By now, the news that Hillary Clinton got a pass on her email server wrongdoings has filtered into the forebrain of everyone who pays any attention to the news. The reaction from the Right has been predictable and generally justified, with a widespread lament that FBI Director James Comey’s recommendation put another nail in the coffin of the quaint premise that this is a nation of laws above men. Comey bizarrely applied a mens rea test where one is not relevant (intent does not matter when it comes to mishandling classified information), then noted that prosecutors consider additional factors in deciding whether to prosecute.

The crux of Comey’s statement is:

Although there is evidence of potential violations of the statutes regarding the handling of classified information, our judgment is that no reasonable prosecutor would bring such a case. Prosecutors necessarily weigh a number of factors before deciding whether to bring charges.

A more honest and forthright version might read:

No sane prosecutor would jeopardize his career, subject himself to the Clinton machine, subject himself to the liberal press, subject himself to the liberal blogosphere, subject his family to any of the above, or try to win a case against a defendant with such powerful political ties, such deep pockets, such a sympathetic press corps, and such enormous power. Nor, would any sane prosecutor think that any sane judge, subject to the same concerns, would stand sufficiently objective to afford any reasonable chance at prosecutorial success.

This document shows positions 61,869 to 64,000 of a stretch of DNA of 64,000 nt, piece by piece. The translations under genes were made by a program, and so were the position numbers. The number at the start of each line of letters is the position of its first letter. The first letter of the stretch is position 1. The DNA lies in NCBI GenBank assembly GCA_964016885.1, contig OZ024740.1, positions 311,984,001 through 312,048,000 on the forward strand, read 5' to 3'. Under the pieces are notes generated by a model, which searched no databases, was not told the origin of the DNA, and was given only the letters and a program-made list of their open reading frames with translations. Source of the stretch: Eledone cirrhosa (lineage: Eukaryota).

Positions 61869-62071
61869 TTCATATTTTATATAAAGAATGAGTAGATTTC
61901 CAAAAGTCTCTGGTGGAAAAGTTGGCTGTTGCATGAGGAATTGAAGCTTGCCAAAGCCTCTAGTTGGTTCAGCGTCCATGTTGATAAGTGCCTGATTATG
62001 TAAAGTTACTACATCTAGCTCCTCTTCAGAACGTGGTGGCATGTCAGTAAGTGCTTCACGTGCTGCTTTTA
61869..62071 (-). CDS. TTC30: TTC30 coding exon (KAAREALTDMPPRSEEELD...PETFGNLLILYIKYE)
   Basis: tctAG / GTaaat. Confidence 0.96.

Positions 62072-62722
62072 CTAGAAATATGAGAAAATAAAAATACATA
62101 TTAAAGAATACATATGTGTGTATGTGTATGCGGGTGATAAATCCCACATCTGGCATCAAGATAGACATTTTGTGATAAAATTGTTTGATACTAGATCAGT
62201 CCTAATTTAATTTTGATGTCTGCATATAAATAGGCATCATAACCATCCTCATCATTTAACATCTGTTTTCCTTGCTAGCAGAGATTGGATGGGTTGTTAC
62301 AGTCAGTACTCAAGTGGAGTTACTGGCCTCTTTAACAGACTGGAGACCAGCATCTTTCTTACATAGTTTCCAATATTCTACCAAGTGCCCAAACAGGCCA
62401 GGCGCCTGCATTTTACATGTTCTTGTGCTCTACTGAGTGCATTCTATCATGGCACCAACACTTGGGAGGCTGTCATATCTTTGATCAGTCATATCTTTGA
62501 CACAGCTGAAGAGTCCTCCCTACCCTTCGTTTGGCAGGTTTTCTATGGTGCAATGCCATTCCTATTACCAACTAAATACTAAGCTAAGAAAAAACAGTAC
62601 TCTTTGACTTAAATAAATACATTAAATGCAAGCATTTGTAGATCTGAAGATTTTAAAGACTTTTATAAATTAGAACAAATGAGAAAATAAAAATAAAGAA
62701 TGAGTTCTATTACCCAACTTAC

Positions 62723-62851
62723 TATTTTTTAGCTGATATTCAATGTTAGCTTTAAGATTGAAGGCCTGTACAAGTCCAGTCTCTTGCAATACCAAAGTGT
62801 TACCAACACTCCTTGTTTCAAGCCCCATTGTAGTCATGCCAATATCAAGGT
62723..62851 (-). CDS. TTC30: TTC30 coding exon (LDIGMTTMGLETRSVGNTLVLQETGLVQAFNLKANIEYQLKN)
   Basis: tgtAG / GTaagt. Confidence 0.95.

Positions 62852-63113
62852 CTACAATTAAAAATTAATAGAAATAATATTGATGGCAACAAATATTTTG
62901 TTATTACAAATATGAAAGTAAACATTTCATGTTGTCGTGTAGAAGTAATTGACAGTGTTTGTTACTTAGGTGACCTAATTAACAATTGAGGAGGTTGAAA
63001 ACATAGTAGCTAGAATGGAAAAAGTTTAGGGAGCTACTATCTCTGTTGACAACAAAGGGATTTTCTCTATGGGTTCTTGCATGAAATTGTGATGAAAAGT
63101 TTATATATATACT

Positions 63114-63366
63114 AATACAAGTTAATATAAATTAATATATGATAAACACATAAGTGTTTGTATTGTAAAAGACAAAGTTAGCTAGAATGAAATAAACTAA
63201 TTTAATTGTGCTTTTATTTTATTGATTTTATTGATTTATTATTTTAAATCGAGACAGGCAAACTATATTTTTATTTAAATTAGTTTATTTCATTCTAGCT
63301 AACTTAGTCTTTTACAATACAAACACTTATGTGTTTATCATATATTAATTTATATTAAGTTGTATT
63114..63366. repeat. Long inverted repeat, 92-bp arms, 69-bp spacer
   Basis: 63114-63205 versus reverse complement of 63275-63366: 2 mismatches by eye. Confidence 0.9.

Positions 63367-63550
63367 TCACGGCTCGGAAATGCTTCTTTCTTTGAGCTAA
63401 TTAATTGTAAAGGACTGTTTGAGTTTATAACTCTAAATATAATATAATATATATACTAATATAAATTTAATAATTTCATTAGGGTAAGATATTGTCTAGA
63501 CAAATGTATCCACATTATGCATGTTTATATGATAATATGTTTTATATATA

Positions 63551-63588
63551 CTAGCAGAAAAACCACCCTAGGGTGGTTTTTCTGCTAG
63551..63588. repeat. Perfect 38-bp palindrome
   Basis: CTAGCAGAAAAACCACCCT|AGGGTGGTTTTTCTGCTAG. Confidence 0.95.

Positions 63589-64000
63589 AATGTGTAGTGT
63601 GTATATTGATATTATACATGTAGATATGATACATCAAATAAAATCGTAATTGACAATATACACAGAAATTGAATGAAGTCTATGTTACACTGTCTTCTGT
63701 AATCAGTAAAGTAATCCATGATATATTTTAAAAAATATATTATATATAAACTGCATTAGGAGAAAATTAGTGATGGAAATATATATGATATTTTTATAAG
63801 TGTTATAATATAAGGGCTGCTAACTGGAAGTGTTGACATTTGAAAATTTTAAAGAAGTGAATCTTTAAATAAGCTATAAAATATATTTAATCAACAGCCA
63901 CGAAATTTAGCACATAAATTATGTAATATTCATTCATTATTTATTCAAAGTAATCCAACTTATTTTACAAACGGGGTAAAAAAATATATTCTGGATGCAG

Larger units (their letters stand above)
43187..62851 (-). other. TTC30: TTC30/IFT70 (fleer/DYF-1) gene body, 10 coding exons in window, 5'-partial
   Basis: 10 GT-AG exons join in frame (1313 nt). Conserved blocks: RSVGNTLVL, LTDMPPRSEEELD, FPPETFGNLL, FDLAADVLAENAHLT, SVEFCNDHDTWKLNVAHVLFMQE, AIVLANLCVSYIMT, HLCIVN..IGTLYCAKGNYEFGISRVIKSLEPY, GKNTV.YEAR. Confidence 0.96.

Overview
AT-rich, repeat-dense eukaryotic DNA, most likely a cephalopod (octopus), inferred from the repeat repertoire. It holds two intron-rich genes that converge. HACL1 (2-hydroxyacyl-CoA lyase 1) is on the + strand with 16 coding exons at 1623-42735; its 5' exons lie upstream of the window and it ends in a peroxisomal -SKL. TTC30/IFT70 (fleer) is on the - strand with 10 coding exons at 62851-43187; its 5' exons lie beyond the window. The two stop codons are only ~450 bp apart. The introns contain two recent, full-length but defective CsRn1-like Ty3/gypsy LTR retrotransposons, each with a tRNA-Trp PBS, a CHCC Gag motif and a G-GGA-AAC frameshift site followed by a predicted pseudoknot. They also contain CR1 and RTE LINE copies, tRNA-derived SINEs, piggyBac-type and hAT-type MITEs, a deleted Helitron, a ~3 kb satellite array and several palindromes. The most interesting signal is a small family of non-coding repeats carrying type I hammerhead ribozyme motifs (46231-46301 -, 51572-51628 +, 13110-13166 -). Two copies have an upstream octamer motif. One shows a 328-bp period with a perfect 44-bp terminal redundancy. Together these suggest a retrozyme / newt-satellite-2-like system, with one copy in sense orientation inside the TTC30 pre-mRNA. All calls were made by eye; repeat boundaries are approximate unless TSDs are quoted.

Reading the events of the past week simply (and, yes, a bit cynically), Comey blinked. After the (at the very least) foolish private meeting between Bill Clinton and Attorney General Loretta Lynch, a meeting whose fallout led to Lynch having to publicly declare that her office would heed the recommendations of the FBI, Comey was put in a bind. It’s not normally the FBI’s role to make prosecutorial decisions, but there it was, out in the open. The ball was his to swing at or to let go by. So, Hillary skates free after acting in a way that would get mere mortals prosecuted. As to the latter, Comey himself made that pretty clear:

To be clear, this is not to suggest that in similar circumstances, a person who engaged in this activity would face no consequences. To the contrary, those individuals are often subject to security or administrative sanctions. But that is not what we are deciding now.

Again, the more honest and forthright version might read:

Mortals, peons, and people not named Clinton take note: If you do what she did, we will lock your sorry asses up.

As I sometimes do when such hot button news stories come to the fore, I went on safari into the deep jungle of the Angry Left, i.e. the comments pages of liberal blogs. Amidst more instances than I could count of gleeful gloating that “republican heads are exploding all over the country,” I found one commenter’s observation that “she’s bulletproof and I love it.” Much hoo-rah concurrence followed, of course. While there were occasional stray crumbs of dissent in that jungle (many, I suspect, from angry Sanders supporters who, despite being foolish in their support for an unapologetic socialist, are at least operating from some sense of principle), the general tone was one of victory and vindication. Feeling vindicated, in this case, is an act of willful blindness, given that Comey made it very clear that Clinton et al did indeed do improper things and did indeed break rules.